The last few criteria are intriguing. because it has little to do with identity theft. People get married, move to where life is better for them, or decide to try new hairstyles. I have moved a few times over the years, and I cut my hair shorter and have grown the "Stone Cold" goatee for a few years until it started going gray. Also, who is to say the discrepancy in the data is not result of clerical errors? (It happens to the best of us.) So I am likely ranked among those the researcher determined to be trying to shirk the system. Below are the techniques the researcher claims he utilized:

Rebovich and his colleagues employed various techniques to carry out their research such as: 

  • Conducting site visits where they interviewed subject matter experts in several states to discuss the registration, monitoring and absconder location process. 
  • Sending out a nationwide survey to law enforcement involved with sex offender registration, monitoring and location.
  • Analyzing data on registered sex offenders from the FBI/CJIS national database to develop estimates of the extent and nature of the missing sex offender problem, examine missing sex offender locations and to identify the factors that distinguish compliant from noncompliant sex offenders.
I honestly don't know how the first two techniques helped the researcher arrive to a conclusion. In particular, the "survey of law enforcement" method was the flawed technique that gave rise to the thoroughly debunked "100,000 missing sex offenders" myth. I must ask whatever happened to this study? To this date, the study has not been subject to peer-review (neither was the Parents For Megan's Law study that gave rise to the 100,000 missing RSO myth).

Another question is why the results were announced at a conference before anyone had a chance to review the findings:

And at least one longtime Dallas sex offender treatment provider questioned the motives for even conducting the study in the first place. “I’m extremely skeptical and I welcome an opportunity to read” the study when it’s finally published, said Philip Taylor, who has treated sex offenders for almost 20 years. “It seems to me that the premise fits in with the crafty, scheming sex offender that’s smarter than everyone else, and that’s just not the case.” Taylor said releasing some of the results of the study before all the data is ready for publication in its entirety touches on the issue of “research ethics.” “You don’t hold a conference and announce your findings before you’re ready to publish your paper,” Taylor said. “It’s a lot like rumor-mongering, and that’s when it becomes problematic.”

Thankfully, this study has not been utilized as the basis for a lot of public policy and has been all but forgotten. However, other studies, like the Prentky study (which claims high recidivism rates for registrants) and the Butner study (which claimed a link between CP viewers and hands-on offenses), despite being flawed studies, continue to influence public policy today.

One of the most important things you can do is verify what you read. I suggest reading the original source work, not the press release or the news story. If we are discussing a research paper, then try to obtain the original study. Sometimes, a simple email to the authors of the study will work, or, if you have access to a university, you might be able to download it from a university computer. Research papers can be stuffy and a bit confusing if you aren't trained in statistics. However, you can read the abstract and the discussion after the results to find a plain language summary of the study. I have found that sometimes the reporter did a terrible job of simplifying the study or neglecting such things as disclaimers (most research has a brief discussion on potential limitations of the study, such as sample size or demographics concerns). If you are verifying the news source, check with other reputable news sites (I don't consider many independent sites like Brietbart or The Examiner to be accurate news sources; as bad as the national media can be, independent news outlets can be far worse).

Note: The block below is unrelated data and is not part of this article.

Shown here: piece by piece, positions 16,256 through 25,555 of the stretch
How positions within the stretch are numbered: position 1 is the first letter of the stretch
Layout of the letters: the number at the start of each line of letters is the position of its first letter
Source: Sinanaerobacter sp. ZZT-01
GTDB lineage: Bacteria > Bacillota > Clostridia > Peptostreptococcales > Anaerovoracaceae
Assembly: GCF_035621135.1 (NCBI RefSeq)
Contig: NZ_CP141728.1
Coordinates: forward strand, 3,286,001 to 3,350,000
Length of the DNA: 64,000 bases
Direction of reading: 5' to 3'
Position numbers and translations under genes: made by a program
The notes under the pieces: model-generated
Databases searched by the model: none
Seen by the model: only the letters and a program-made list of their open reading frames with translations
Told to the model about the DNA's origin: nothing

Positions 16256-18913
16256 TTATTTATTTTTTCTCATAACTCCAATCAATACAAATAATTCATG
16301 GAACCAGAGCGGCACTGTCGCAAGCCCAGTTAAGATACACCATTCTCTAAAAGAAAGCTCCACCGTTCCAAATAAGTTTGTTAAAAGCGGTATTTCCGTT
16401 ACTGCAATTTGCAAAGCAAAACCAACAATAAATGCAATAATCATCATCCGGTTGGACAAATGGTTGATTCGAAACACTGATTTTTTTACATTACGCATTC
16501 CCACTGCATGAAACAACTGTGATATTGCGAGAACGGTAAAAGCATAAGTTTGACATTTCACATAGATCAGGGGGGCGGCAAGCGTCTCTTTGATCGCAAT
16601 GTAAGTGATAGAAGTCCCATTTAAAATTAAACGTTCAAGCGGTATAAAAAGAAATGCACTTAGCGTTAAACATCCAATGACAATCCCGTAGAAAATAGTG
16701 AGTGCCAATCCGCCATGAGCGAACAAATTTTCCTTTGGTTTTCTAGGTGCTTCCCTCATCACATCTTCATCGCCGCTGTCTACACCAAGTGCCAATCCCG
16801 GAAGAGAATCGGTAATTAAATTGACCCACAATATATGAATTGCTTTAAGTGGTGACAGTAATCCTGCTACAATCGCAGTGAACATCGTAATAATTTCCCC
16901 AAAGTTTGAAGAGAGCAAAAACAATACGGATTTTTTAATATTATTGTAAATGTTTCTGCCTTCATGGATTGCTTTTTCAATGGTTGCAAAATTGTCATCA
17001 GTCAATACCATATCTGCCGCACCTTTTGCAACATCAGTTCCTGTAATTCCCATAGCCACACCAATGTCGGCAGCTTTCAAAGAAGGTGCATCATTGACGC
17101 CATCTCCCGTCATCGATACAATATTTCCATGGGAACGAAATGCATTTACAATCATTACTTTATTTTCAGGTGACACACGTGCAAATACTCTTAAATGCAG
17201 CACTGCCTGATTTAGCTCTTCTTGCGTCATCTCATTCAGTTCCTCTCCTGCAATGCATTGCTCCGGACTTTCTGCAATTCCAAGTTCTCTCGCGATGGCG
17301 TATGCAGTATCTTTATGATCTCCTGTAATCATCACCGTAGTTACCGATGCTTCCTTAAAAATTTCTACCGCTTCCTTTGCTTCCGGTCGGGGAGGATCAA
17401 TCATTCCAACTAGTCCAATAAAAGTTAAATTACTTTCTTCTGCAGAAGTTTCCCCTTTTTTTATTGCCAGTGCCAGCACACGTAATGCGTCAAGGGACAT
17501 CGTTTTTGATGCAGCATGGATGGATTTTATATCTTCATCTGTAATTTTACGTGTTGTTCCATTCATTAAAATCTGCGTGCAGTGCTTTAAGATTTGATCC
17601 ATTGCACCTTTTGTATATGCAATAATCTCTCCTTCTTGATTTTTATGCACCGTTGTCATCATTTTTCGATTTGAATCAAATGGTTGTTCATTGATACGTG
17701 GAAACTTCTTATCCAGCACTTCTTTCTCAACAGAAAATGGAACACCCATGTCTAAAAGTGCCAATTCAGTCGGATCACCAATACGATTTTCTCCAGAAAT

Doing your research takes time and a little know-how. It is not convenient but it saves time in the long-run. If you see a report that looks crazy, like a story of a kid getting 25 years for a phone threat, then verify the facts before you pass it on. That is not to say all crazy stories out there that are true, like the story of the woman who called the cops on her teen for looking at porn. Just remember to take the time to verify a story by doing a little fact-checking. Not every parody site is as obvious as The Onion, but it is embarrassing to have to tell people who read your pages that you posted a smoking pile of bovine excrement and you have to retract. 

Saturday, June 21, 2014

Vigilante Violence is NOT "Justice"

Christine and Jeremy Moody -- Skinhead "Heroes"
How do we rehabilitate a sex offender? They cannot be fixed, what they can do, is convinced the Psychologists that they are ‘fixed’ and they are safe to be released into society. The only cure for child abusers and molesters is to have every member of their immediate family killed. These nefarious crimes and people should not be allowed to procreate. By destroying their immediate family members, you purify the blood line. This is the only way to ensure that they (the pervert or family) cannot ever hurt a child again. Liberals will think that these statements are immature and that I must be empty headed. How many people consider the children that were abused or molested? What about the mental destruction that this child has to live with for the rest of their lives? How these children will find it difficult to ever trust another person. How these children may possibly never be able to have children of their own, because they were raped so severe, that it damaged them permanently? I don't think my suggestion is immature, I think it's the only answer, and if you don't agree, then you two should be destroyed[i].” – Jeremy Moody, “Yesterday, Today, and Tomorrow.” Lulu Publishing, 2012. p.5